Commerce Dept. Imposes Steep Duties on Biodiesel Imports
Preliminary determination in AD/CVD investigations sets rates as high as 68 percent for duties on biodiesel imports from Argentina and Indonesia. Duties are applied 90 days retroactively to Argentine shipments.
The Department of Commerce has determined that exporters of soybean-based biodiesel in Argentina and Indonesia have been supplying their product to the U.S. market at artificially low prices thanks to their governments’ subsidies.
The August 21 decision is an initial outcome of antidumping (AD) and countervailing duty (CVD) investigations initiated by the International Trade Administration (ITA) in response to petitions filed by the National Biodiesel Board (NBB) Fair Trade Coalition in March.
According to the NBB, subsidized and dumped imports from Argentina and Indonesia have resulted in market share losses and depressed prices for U.S. producers. Biodiesel imports from these two countries surged by 464% from 2014 to 2016, taking 18.3 percentage points of market share from the domestic industry.
As a result of Commerce’s ruling, importers of Argentine and Indonesian biodiesel are required to pay cash deposits on biodiesel imported from those countries, effective August 28, the date of notice in the Federal Register. The deposit rates, based on the ITA’s preliminary calculations of the countervailable subsidies received by the exporters, are summarized in this table:
In addition, the rates on Argentine biodiesel are to be applied retroactively 90 days from the Federal Register notice. These additional duties are imposed to address a surge in Argentine biodiesel imports after the NBB petition was filed. Our trade data captures the sharp increase in shipments:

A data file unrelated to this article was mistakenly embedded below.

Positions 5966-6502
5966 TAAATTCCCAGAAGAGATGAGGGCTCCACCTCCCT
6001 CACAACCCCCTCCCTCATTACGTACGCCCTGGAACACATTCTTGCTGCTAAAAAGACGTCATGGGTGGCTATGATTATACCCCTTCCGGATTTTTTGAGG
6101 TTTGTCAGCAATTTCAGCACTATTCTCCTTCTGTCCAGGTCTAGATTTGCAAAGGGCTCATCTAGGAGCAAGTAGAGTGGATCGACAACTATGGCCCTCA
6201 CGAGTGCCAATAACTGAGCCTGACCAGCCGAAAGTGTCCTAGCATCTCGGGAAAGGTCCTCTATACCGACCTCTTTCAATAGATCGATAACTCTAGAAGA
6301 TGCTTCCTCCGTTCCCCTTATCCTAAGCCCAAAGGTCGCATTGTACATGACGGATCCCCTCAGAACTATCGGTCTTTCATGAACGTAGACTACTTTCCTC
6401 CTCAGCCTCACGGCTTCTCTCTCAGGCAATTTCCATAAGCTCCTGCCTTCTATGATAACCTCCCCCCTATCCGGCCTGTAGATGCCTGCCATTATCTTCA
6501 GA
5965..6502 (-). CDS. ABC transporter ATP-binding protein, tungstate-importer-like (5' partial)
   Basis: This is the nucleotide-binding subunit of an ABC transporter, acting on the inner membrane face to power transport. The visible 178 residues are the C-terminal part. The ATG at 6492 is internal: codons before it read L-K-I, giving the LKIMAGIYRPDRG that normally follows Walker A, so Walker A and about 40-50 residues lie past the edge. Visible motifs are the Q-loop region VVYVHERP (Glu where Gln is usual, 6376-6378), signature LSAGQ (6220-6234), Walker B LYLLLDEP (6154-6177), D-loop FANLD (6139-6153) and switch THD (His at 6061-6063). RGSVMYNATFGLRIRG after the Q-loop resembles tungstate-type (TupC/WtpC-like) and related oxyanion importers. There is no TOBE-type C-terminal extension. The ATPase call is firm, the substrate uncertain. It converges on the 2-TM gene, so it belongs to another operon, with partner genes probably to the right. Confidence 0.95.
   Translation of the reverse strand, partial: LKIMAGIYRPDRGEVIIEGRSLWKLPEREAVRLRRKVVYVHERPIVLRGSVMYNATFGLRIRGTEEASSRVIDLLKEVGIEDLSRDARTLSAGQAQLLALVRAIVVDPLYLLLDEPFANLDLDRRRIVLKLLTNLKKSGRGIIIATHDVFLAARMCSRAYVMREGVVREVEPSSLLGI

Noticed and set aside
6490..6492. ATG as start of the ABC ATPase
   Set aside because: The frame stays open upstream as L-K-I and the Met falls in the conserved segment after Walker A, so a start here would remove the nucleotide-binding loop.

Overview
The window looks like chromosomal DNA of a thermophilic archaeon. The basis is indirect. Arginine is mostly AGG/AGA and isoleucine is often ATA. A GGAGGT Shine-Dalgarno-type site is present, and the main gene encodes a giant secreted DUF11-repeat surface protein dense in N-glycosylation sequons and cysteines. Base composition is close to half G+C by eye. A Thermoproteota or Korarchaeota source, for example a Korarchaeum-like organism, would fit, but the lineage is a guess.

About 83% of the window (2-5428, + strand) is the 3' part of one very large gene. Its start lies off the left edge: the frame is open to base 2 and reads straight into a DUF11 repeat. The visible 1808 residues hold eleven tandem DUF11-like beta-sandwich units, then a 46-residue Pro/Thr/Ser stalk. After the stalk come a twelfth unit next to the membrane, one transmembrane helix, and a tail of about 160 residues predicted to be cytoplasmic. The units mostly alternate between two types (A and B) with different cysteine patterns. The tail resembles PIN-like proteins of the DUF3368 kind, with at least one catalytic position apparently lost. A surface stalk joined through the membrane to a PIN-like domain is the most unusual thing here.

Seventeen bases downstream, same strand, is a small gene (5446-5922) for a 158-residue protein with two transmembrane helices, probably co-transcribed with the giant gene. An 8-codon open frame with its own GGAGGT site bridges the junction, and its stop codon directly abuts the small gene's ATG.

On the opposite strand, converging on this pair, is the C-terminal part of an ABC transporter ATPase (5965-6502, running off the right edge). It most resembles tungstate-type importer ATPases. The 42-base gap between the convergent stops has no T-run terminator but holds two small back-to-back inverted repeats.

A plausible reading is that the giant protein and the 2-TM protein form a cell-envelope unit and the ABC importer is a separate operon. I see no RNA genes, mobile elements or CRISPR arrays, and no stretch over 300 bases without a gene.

The Argentina Biofuels Chamber (Carbio) told Reuters that the new duties will price the Argentine product out of the U.S. market: “The compensatory duties imposed result in an immediate stoppage of sales to the United States, with a clear detriment to the entire soybean chain in Argentina.”
According to Carbio, biodiesel is Argentina’s main export product to the U.S., accounting for US$1.24 billion – 2.1% of the total value of Argentina’s exports – in 2016.
As our data illustrates, Argentina is far and away the leading source of imported biodiesel in the U.S. Argentina was the source for 83.94% by volume of biodiesel in first-half 2017, the period including the post-NBB-petition surge. Argentina’s share of these imports in first-half 2016 was 51.44%.
The NBB says that U.S. domestic production can cover any shortfalls in supply resulting from a halt in biodiesel imports from Argentina, according to the Reuters report. At the same time, trade group Advanced Biofuels Association (ABFA) cautions that the duties will raise fuel prices.
Over the next months, Commerce will be auditing exporter data and confirming its rate calculations. A final determination in the CVD investigations could come as soon as November 6. This deadline may change if the NBB Coalition asks Commerce to align the CVD investigations schedule with the AD investigations.
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Date posted: September 1, 2017